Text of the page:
I found if I try to erase and reprogram the config bits  ( the segment that they reside in ) my pic halts on a config mismatch exception ).



Okay, and I think you also only write the flash the bootloader will reside in? Do you explicitly restrict the flash-write to these region?
 
Cheers,
 Oliver
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aschen0866
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Re: Update a bootloader from application (bootloader the bootloader itself) 2019/03/21 07:20:25 (permalink)
5 (2)
carterb23
... So in general the overwrite of the mentioned bootloader area (0x9D000000-0x9D00B000) works, but for some corner cases, things seem to get corrupted and the bootloader application is not going to start. Is there some area I need to prevent during update?
 
Cheers,
 Oliver


You need to realize that updating 0x9D000000-0x9D00B000 is not good enough. The C runtime startup code, for your bootloader, is located in the BFM (0xBFC00000 - 0xBFC00490) as specified in your bootloader linker script. The startup code must be updated as it needs to go hand in hand with the "bootloader app". 
 
Unless you are using PIC32MZ, which supports dual Flash panel operation, updating the bootloader is dangerous because if the process fails, your device will be bricked.
 
[Added] Your bootloader's vector table is also in the BFM.
post edited by aschen0866 - 2019/03/21 07:23:24
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Oliver
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Re: Update a bootloader from application (bootloader the bootloader itself) 2019/03/21 07:25:13 (permalink)
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Hi!
aschen0866
You need to realize that updating 0x9D000000-0x9D00B000 is not good enough. The C runtime startup code, for your bootloader, is located in the BFM (0xBFC00000 - 0xBFC00490) as specified in your bootloader linker script. The startup code must be updated as it needs to go hand in hand with the "bootloader app". 
Unless you are using PIC32MZ, which supports dual Flash panel operation, updating the bootloader is dangerous because if the process fails, your device will be bricked.

How can do so. I tried with NVMemErasePage but it failed (0x490 is not a page at all). A page erase can not be used I think. And what code to put there. Is it always included in the .hex file so my bootloader will write it either-way (if not prevent to do so)?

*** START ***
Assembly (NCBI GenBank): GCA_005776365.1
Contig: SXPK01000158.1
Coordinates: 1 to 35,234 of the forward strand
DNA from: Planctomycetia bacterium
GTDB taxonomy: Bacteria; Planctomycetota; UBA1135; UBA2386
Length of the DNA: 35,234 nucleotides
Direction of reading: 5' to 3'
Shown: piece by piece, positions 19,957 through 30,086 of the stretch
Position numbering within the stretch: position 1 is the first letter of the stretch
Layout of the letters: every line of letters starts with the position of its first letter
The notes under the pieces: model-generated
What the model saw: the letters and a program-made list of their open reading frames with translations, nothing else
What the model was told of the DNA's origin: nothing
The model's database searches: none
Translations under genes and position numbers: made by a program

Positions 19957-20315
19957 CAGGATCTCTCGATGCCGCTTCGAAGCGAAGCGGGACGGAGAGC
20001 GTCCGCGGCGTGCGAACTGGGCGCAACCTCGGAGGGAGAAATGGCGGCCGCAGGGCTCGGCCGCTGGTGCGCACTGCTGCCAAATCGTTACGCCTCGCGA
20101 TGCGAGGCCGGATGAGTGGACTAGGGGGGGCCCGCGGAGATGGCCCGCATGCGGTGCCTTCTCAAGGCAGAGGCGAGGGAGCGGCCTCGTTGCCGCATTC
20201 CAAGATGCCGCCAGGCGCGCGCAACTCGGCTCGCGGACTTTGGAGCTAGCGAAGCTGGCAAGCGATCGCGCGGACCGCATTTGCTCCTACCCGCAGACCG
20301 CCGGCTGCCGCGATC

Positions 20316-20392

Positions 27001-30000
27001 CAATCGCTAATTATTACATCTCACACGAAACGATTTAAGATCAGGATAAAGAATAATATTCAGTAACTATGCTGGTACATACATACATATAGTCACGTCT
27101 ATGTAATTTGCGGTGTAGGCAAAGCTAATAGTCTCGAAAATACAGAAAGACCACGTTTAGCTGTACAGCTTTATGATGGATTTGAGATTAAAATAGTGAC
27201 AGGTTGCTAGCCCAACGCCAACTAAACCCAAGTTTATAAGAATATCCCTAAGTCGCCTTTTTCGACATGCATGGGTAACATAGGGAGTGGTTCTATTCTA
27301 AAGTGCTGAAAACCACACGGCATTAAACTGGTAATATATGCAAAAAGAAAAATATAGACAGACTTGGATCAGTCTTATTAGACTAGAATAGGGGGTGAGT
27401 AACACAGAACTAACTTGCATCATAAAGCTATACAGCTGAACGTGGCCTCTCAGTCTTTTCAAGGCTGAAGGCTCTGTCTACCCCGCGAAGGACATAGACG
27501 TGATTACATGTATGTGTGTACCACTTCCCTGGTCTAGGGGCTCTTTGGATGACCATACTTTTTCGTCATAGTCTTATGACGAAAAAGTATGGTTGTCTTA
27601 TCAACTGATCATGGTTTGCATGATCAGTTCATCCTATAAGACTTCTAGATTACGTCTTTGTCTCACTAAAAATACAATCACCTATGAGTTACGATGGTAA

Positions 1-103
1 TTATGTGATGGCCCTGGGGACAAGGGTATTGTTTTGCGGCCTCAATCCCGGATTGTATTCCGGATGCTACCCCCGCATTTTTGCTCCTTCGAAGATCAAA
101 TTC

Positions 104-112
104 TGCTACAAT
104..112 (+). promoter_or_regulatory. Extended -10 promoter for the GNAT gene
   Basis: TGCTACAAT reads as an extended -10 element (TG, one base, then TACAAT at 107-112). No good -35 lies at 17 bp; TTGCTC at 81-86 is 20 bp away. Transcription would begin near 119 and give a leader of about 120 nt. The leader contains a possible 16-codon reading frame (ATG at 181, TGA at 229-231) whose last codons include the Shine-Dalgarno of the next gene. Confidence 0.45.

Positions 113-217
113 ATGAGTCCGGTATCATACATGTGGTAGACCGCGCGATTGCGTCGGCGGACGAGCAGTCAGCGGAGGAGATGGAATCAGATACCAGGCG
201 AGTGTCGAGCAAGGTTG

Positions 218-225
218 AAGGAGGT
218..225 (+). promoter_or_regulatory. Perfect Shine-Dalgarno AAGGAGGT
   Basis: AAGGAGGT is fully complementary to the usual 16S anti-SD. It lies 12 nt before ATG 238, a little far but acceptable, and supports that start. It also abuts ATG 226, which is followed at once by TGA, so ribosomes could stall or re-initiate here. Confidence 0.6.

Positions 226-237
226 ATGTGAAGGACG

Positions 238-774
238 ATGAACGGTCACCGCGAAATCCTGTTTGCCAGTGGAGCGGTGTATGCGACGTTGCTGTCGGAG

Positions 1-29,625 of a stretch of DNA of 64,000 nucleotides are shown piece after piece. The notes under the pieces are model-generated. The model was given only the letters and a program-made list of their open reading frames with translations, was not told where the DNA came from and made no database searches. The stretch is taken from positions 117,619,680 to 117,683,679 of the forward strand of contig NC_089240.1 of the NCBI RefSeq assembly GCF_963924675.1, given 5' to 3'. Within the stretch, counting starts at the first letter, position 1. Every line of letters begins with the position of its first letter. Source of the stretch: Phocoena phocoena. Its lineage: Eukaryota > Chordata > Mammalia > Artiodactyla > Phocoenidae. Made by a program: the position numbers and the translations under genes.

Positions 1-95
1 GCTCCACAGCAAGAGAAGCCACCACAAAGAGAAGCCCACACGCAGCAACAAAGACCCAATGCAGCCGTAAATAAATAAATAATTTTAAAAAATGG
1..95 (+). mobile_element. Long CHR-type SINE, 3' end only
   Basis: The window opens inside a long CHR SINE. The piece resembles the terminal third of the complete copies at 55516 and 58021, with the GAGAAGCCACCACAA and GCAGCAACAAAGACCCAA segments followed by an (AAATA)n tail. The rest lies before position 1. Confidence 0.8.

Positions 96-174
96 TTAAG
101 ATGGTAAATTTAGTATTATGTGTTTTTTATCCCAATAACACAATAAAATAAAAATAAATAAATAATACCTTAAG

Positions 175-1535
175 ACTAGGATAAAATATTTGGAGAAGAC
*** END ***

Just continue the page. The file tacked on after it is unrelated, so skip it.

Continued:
Cheers,
 Oliver
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Jim Nickerson
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Re: Update a bootloader from application (bootloader the bootloader itself) 2019/03/21 07:27:33 (permalink)
5 (2)
I agree with aschen,
Please do make use of elfviewer when loading the bootloader to ensure you know where everything is, and the app to ensure they will not inadvertently make use of the same 4k page ( maybe for exception handlers... )
Once the bootloader area is erased up till it is flashed by the updater app bricking is quite possible.
As crosland says, I try to do this only when the target board is in hand else the bricking will cause a site visit which in my case is more expensive than my device.
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Oliver
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Re: Update a bootloader from application (bootloader the bootloader itself) 2019/03/21 08:34:17 (permalink)
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Hi,
 
okay, I will analyze with elfviewer. But even if the boot flash needs to be updated. How can this be done?
 
Cheers,
 Oliver
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aschen0866
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Re: Update a bootloader from application (bootloader the bootloader itself) 2019/03/21 11:35:25 (permalink) ☄ Helpfulby Oliver 2019/03/26 08:50:27
5 (2)
carterb23
 
... Is it always included in the .hex file so my bootloader will write it either-way (if not prevent to do so)?